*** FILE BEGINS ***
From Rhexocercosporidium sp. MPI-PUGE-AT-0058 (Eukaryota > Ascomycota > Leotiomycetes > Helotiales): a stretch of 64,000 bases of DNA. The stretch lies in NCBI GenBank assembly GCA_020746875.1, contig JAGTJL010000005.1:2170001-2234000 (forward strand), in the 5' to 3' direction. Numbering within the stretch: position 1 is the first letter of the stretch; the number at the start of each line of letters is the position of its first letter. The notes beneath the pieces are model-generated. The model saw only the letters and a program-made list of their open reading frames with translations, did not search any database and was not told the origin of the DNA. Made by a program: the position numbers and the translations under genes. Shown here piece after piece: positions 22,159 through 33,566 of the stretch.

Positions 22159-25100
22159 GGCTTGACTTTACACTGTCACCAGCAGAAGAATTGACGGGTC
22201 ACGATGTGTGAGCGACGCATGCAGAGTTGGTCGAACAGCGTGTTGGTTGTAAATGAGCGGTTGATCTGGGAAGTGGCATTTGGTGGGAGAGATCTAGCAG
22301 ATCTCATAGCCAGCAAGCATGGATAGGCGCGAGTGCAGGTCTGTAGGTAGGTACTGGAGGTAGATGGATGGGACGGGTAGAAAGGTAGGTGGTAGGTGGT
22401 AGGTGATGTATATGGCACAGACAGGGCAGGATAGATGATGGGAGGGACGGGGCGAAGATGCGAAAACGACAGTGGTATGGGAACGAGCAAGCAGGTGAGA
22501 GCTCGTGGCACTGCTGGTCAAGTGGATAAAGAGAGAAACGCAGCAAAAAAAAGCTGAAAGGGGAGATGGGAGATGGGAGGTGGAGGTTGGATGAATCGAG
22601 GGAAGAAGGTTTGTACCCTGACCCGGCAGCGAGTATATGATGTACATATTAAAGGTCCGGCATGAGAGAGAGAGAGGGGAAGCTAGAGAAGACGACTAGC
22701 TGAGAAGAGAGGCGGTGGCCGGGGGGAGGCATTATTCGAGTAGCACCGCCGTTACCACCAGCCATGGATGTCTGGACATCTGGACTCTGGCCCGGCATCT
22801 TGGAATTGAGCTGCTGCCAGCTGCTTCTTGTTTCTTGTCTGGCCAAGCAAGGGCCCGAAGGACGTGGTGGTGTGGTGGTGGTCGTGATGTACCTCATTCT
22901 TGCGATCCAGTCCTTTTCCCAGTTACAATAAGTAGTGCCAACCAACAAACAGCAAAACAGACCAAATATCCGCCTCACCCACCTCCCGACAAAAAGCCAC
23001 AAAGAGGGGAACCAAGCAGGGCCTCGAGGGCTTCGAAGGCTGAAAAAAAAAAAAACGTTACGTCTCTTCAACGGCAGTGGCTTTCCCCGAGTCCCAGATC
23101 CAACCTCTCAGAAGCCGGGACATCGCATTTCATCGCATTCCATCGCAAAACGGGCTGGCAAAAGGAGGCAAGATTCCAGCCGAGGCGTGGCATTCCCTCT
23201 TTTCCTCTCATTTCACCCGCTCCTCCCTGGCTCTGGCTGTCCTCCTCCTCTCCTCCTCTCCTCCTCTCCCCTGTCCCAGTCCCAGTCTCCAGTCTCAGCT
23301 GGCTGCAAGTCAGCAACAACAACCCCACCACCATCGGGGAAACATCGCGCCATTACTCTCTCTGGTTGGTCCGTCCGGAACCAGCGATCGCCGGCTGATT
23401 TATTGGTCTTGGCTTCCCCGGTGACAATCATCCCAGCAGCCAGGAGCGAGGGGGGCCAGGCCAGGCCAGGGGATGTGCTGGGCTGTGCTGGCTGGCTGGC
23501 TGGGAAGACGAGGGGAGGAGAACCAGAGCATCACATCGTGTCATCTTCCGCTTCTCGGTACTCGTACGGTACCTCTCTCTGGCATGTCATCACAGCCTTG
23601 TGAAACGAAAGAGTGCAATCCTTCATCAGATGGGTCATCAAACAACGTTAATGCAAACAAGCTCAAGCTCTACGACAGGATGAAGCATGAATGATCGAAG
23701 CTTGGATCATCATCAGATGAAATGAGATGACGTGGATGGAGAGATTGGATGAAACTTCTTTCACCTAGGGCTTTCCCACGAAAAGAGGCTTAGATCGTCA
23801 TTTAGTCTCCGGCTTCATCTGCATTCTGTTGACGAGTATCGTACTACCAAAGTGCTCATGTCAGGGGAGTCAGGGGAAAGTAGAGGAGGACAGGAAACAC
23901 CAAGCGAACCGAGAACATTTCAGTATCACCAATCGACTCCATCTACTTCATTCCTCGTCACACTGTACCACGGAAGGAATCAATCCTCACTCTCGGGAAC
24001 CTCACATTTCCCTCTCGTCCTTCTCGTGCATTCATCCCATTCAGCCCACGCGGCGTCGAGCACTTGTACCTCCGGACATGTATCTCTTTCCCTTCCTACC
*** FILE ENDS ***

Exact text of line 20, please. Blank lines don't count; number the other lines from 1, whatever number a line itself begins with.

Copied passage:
23801 TTTAGTCTCCGGCTTCATCTGCATTCTGTTGACGAGTATCGTACTACCAAAGTGCTCATGTCAGGGGAGTCAGGGGAAAGTAGAGGAGGACAGGAAACAC